What are you really practicing?

Discussion in 'Practice, Strategy & Technique' started by BlackHorse, Jun 4, 2017.

  1. BlackHorse

    BlackHorse Moderator Site Moderator

    When I joined leagues about eleven years ago, I was struck by how many people told me they'd been playing for ten, twenty, forty (!) years.... and when I watched them - they still sucked.

    I mean, really. Oh I know it's a tough game, I really do. But if you've been playing for decades and still can't hit what you want fairly often, I mean even singles, then what have you been doing all this time?!

    I'll tell you - you've just been huckin' at the board. Huckin' and hopin'. Hoping somehow that this trip to the board will be different, that things will click and you'll hit a great shot.

    I know there are lots of social darters who like playing darts the way they like playing slot machines. They throw for the fun of seeing what'll come up. A triple is a jump for joy - I can't share their enthusiasm cuz I want to hit trips on purpose, not as a random act.

    But the players who insist that they want to become better, who 'practice' for hours sometimes, and who seem to be miserable every time they show up cuz they can't hit what they want... ??!!

    I tell many people, some over and over, that unless they fix their mechanics they will never get better. When they 'practice', all they are doing is ingraining their bad habits into their throwing action. Until they change their throw, they will not only never get better, but they are making it more and more difficult to ever change.

    I'm not taking about naturally talented people, people who can hit tremendously from the first time they picked up a dart, who are blessed with extraordinary hand eye co-ordination. Let's just all agree to hate them and move on.

    If you have to work hard to throw well, and I do, then you have to break down your mechanics and find out why you are missing. I have changed stances and darts and elbow position and forearm position and grip strength. One at a time, sometimes combinations, over lots of throwing and determining what works and what I can repeat.

    Oh I am still no tournament winner, but I am far superior to when I first started. And that's the journey, that's the aim, to become the best you yourself can be.

    So stop practicing your mistakes. Fix your mechanics the best you can and then practice that fix. Then evolve to the next level, find out what you need to do to get better, why are you missing certain shots, fix that and practice the new throw. Repeat forever, lol.
  2. kimber

    kimber Moderator Site Moderator

    I could have written this post. I totally agree with a lot of it. I am constantly working on my mechanics. I could list 20 additional areas that I've found need my attention beyond those you listed. And part of the challenge is it's not always clear which changes help and which hurt. Some of the mechanical "improvements" may be somewhat difficult to combine with other elements.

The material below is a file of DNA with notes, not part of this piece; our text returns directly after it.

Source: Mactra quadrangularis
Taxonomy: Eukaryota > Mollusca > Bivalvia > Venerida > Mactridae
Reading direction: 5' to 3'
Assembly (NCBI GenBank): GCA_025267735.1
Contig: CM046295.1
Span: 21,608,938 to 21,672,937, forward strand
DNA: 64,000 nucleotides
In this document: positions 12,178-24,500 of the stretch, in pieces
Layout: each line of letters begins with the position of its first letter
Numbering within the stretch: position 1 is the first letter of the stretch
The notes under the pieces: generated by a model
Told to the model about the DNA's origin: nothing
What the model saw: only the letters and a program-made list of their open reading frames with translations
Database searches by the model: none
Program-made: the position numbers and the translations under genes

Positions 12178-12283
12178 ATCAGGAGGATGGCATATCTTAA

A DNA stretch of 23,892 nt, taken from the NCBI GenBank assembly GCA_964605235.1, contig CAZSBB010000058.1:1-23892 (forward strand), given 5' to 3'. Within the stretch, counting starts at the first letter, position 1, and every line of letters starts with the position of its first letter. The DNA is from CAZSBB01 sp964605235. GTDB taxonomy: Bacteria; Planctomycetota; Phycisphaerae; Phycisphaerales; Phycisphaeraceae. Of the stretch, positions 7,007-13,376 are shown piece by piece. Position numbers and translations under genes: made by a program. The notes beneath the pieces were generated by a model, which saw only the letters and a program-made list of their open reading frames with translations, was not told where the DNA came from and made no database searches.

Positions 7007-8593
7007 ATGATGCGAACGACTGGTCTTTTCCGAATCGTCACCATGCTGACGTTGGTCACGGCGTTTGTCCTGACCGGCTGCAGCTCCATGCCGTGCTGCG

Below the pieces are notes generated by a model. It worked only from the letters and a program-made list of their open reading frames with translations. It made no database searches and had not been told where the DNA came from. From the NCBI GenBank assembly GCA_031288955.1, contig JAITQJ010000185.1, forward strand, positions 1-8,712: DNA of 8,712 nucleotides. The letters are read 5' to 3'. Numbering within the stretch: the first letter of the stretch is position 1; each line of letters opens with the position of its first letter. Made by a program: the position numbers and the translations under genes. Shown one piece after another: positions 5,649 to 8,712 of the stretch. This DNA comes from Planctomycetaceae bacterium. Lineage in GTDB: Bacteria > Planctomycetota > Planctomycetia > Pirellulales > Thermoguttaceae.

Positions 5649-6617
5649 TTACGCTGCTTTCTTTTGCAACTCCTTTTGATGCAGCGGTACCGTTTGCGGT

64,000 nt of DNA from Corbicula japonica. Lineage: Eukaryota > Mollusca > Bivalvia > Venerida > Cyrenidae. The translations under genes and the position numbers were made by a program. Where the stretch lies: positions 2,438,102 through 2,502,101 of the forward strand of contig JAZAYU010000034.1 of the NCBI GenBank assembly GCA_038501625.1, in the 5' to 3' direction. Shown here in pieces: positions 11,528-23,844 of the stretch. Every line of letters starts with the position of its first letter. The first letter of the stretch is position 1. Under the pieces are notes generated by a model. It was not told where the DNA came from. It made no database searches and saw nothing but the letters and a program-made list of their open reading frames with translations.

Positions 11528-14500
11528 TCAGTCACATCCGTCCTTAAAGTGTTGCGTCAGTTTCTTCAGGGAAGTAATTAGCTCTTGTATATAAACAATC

But I don't judge folks who aren't really trying to improve. I am, like you, somewhat surprised how few folks are willing to address seemingly obvious mechanical problems, however.

    That said, your post is only addressing half the issue. The other is consistently putting oneself in challenging competitive environments...and desensitizing oneself to where we can perform in a previously uncomfortable environment. (For example vs. stronger players who pressure us to throw our best to have a shot of winning.)

    I also believe that some people are not capable of analyzing their mechanics. For them there are some good resources out there to at least spur some thought. Here is one I've enjoyed: http://pages.cs.wisc.edu/~bolo/darts/throw_errors.html Another good method is really considering video of pro players' throws. What do you see that's quite different from the way you throw. (Video yourself too.)

    Anyway, good post. Though there's nothing wrong with the slot machine approach if one doesn't whine too much about the relative lack of jackpots.
  3. Erik

    Erik Site Owner Staff Member Site Admin Site Moderator

    All true.

    On the playing 40 years (I have, though it's been on and off and on again so not steadily) it isn't the years of play that really matter, it's the years of practice and competitive play.

    I find that when I hit the board for a regular practice routine I get better, no doubt, and when I compete frequently, same thing, but it takes commitment that I can't always give and so those times when I can't I just don't improve.
  4. BlackHorse

    BlackHorse Moderator Site Moderator

    Some other things never change, lol.

    The post is on practicing. It is very difficult to put yourself into challenging competitive play when practicing, by definition, lol.
  5. Erik

    Erik Site Owner Staff Member Site Admin Site Moderator

    True enough. TO me you have to do both to excel at the game. One without the other just isn't enough for me anyway
  6. Erik

    Erik Site Owner Staff Member Site Admin Site Moderator

    and welcome back :) Nice to see you posting!
  7. kimber

    kimber Moderator Site Moderator

    Right, but I am equally dismayed by the people who practice a lot (perhaps with the intent you suggest) but then are surprised when the results aren't there in competition. Thus my comment.
  8. Showboat00

    Showboat00 Member

    A message from one of those guys who have been playing for many, many years but still suck:

    Practice doesn't always make perfect. 10-15 years ago, I had people tell me that I had a very smooth stroke (but I was just an okay shot - never really great). Since I wanted to get better, I started to really practice and then tinker with my mechanics, grip, release, etc. Somewhere in that process I totally forgot how to comfortably throw a dart and had a bout with dartitis from which I've never fully recovered.